The 4th amendment necessity the need for a search warrant: necessitates that the permit precisely defines the exact place that needs to be searched and any items that are to be seized. According to The fourth amendment to the U.S Constitution, "the right of the people to be secure in their persons, houses, papers, and effects, against unreasonable searches and seizures, shall not be violated, and no Warrants shall issue, but upon probable cause, supported by Oath or affirmation, and particularly describing the place to be searched, and the persons or things to be seized" ("U.S. Constitution - Amendment 4 - The U.S. Constitution Online - USConstitution.net," 2010). As such, the law states that any evidence that is illegally obtained by the police can never be submitted in a trial. In this case, the police cannot present evidence in a case that they have violated the Fourth Amendment which shields a person from illegal search a seizure (Jones, 2008).
In the case of Chimel v. California, Police officers went into the home of Chimel with an arrest warrant for burglarizing a coin shop in the area (Jones, 2008). The police officers were allowed into the home by Chimel's wife. When asked if they could search the home, Chimel told the officers no, but they searched anyway. When searching the home, the officers asked his wife to remove items from a drawer, including coins and medals. Before Chimel, the Court's permitted an officer to search the person being arrested and their possession around them. In this case, the officers searched the entire home without an actual search warrant. The Court's declared that the officers were not in the right, and were not permitted to search the house. This, in turn, made the coins that the officer's found inadmissible in the court (Jones, 2008).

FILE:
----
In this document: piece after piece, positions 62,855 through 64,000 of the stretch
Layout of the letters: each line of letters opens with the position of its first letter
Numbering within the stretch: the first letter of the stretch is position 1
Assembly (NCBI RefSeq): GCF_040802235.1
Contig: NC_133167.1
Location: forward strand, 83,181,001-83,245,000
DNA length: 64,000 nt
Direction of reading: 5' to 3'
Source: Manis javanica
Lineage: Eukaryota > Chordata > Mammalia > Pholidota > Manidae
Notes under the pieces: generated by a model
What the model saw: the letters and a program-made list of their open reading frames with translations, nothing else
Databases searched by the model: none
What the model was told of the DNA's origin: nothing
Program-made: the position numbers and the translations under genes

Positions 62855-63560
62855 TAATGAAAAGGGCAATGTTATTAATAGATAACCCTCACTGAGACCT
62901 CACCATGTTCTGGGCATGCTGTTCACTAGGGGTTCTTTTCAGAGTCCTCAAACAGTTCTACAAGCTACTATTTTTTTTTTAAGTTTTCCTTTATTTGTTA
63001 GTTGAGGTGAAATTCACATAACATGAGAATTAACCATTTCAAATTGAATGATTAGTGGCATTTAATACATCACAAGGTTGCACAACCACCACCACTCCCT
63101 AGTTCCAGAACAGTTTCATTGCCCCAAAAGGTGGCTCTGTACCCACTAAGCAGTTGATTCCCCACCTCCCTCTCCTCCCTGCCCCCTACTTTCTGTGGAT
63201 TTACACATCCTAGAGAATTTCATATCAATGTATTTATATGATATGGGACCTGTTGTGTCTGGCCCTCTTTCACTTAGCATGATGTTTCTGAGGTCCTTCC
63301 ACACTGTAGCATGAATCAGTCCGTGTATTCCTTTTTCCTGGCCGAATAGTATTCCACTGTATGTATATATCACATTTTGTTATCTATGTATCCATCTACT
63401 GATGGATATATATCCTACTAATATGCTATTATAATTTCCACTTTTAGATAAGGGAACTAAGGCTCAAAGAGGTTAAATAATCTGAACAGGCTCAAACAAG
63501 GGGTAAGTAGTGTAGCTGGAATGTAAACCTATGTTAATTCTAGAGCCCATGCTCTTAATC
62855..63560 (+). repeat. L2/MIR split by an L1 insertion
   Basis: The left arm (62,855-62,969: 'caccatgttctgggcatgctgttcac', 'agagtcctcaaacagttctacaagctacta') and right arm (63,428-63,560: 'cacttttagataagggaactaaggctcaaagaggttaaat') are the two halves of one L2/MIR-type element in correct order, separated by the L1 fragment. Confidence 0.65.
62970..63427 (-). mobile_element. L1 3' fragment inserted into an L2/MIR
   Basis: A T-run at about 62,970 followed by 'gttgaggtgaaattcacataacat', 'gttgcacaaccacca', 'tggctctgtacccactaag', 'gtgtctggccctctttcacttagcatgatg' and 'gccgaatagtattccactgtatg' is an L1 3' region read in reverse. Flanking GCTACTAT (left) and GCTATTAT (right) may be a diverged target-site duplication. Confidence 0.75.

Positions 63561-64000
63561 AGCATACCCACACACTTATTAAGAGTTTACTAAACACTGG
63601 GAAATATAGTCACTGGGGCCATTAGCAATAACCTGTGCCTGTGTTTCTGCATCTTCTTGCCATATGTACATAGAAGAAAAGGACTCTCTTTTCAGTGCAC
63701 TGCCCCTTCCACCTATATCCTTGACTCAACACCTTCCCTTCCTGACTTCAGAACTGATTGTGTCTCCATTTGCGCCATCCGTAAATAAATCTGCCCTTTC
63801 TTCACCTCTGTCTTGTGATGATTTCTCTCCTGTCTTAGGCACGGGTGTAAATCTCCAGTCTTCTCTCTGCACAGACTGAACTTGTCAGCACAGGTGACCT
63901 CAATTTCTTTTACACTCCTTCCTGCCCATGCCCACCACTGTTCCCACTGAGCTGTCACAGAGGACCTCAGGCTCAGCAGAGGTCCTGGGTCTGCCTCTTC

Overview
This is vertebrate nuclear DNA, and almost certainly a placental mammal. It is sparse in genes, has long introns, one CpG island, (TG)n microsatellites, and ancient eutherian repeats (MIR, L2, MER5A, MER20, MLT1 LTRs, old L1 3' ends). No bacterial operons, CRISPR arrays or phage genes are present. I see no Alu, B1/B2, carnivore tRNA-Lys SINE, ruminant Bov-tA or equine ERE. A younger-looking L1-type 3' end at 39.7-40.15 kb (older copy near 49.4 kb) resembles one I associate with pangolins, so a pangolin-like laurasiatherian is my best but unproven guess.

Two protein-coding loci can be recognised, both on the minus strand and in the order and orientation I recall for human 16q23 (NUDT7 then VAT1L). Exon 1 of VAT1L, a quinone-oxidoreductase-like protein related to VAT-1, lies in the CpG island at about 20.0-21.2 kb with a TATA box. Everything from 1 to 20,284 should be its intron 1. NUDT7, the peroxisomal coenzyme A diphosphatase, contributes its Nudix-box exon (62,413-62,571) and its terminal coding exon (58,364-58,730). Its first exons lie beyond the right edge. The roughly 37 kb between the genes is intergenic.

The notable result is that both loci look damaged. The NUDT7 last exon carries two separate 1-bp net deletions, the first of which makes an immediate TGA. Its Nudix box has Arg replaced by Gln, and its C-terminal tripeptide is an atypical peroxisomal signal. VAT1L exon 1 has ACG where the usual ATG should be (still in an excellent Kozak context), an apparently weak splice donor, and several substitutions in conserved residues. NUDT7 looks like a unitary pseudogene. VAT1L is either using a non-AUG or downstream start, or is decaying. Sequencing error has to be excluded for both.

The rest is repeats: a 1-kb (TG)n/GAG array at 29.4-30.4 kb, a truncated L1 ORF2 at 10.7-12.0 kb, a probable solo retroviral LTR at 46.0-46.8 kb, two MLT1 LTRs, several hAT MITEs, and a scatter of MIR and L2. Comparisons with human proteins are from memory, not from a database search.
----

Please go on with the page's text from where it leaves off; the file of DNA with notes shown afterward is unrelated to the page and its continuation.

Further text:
With the officers not getting an actual search warrant to search the home, valuable evidence was not able to be used. Although the officers had an arresting warrant, they are only allowed to, by law, to search the actual suspect and within their reach. Without a search warrant at the time, a suspect could rid themselves of crucial evidence that may be hidden (Jones, 2008). With no evidence, bringing a suspect to justice can be proven more difficult if not impossible.
Hudson, D. (n.d.). Chimel v. California (1969). Encyclopedia of the Fourth Amendment. doi:10.4135/9781452234243.n142
Jones, D. M. (2008). From protecting rights to aiding law enforcement: trends in the 'search incident to arrest' doctrine since Chimel v. California. Criminal Justice Studies, 21(4), 295-310. doi:10.1080/14786010802554162
U.S. Constitution - Amendment 4 - The U.S. Constitution Online - USConstitution.net. (2010, January 24). Retrieved from https://www.usconstitution.net/xconst_Am4.html
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